An easel, an iPad, and lots of color were a Silver Spring man’s tools as he painted images for a display at the Mansion at Strathmore in North Bethesda.
Ariel J. Klein completed the 2013-2014 Strathmore Fine Artists in Residence program. For his exhibition at the Strathmore, Klein worked with “The President’s Own” United States Marine Band.
He used an application on his iPad called Procreate, which lets artists sketch and paint.
“I took my iPad and I set it up on an easel and do their portraits. I arranged with the conductor to do 20-minute sessions because I thought I could capture what the band members looked like in 20 minutes,” Klein said.
Klein would use the iPad as his sketch book. He said the device let him have a full range of colors. The painting app offers a variety of brushes and pencils; all Klein had to do was use his fingertips.
At his studio in D.C., he reproduced the images on canvas.
“It was very convenient,” Klein said.
Klein created a series of paintings inspired by the band’s sense of patriotism, music, and pride. In his work, he played with shades of red, orange, and blue.
The “President’s Own” band dates to 1798, when President John Adams signed an Act of Congress establishing the United States Marine Band.
On Thursday, Klein’s 16 paintings were featured at the mansion’s Fine Artists in Residence 2014 opening reception. His work, along with other artists’, will be on display until Aug. 24.
The exhibition in the Strathmore mansion includes oil paintings and prints of his iPad sketches. It also features work that Klein did with his Strathmore residency mentor, calligrapher John Wang.
Klein’s work also is online at www.arieljklein.com.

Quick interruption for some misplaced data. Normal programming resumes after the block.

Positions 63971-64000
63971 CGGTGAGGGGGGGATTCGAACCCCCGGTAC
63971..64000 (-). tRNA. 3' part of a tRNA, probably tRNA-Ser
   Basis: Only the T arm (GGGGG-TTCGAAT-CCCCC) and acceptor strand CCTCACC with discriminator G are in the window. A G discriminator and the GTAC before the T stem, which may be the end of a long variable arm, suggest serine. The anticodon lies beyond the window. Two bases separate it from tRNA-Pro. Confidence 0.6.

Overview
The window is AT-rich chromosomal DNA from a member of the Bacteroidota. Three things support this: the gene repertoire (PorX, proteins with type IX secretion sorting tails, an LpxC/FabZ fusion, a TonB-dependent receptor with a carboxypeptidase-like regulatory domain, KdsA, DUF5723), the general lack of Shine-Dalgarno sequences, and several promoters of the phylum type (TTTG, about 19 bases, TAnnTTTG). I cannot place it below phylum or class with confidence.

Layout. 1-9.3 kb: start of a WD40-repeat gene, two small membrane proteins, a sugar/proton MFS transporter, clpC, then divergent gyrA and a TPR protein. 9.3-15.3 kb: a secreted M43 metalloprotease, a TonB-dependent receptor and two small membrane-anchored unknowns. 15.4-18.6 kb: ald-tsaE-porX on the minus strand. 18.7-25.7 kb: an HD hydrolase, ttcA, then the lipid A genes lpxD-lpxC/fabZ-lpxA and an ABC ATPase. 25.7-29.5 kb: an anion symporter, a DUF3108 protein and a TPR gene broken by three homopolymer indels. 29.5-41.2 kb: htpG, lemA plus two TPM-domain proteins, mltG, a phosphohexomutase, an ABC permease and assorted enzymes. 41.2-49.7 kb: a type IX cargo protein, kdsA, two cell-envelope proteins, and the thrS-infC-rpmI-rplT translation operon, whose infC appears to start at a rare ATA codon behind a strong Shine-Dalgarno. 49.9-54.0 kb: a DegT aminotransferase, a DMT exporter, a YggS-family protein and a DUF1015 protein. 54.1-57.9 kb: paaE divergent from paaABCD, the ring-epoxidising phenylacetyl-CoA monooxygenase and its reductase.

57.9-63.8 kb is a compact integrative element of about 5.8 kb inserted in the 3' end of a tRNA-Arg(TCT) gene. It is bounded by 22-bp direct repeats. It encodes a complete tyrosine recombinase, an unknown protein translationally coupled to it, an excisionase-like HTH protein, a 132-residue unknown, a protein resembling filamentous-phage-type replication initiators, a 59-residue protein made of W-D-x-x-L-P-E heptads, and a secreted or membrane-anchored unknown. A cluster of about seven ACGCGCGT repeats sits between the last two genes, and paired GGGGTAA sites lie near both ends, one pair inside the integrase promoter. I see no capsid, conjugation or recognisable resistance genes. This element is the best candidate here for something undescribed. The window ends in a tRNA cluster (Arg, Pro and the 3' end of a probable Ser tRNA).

Most paintings feature band members in their Special Full Dress uniforms. Men had deep blue pants, women had deep blue long skirts. All wore a red jacket and a white hat.
That’s the attire for the U.S. Marine Chamber Orchestra, the jazz combo, and other small ensembles.
“I like to be on site. I like to go and sketch a person live. ... So I like to go out in the field and draw my surroundings,” Klein said.
Klein studied painting at the Maryland Institute College of Art and the Universidad Complutense de Madrid, Facultad de Bellas Artes.
One vibrant portrait is the drum major under a bearskin hat. He is standing proudly with his 64-inch wood and brass mace, which is used to command musicians in parades.
Klein was named a distinguished Scholar in the Arts by Gov. Martin O’Malley.
“[Klein] contacted us several months ago. ... He had a fascination with music and marching bands. We were delighted and flattered and we invited him behind the scenes,” said Lt. Col. Jason K. Fettig, the 28th director of “The President’s Own” United States Marine Band.
Fettig said Klein works quickly and he likes to do things in shorter sessions.
“It’s amazing how much he can capture in a short amount of time,” Fettig said.
The director is featured in one of Klein’s oil-on-canvas portrait.
Klein’s paintings are as big as 76 inches high by 42 inches wide.
He said it can take anywhere from two weeks to a couple of months to finish a portrait.
“I wanted the viewer to feel like they were standing in the room with this person — seeing what I got to see, I guess,” Klein said.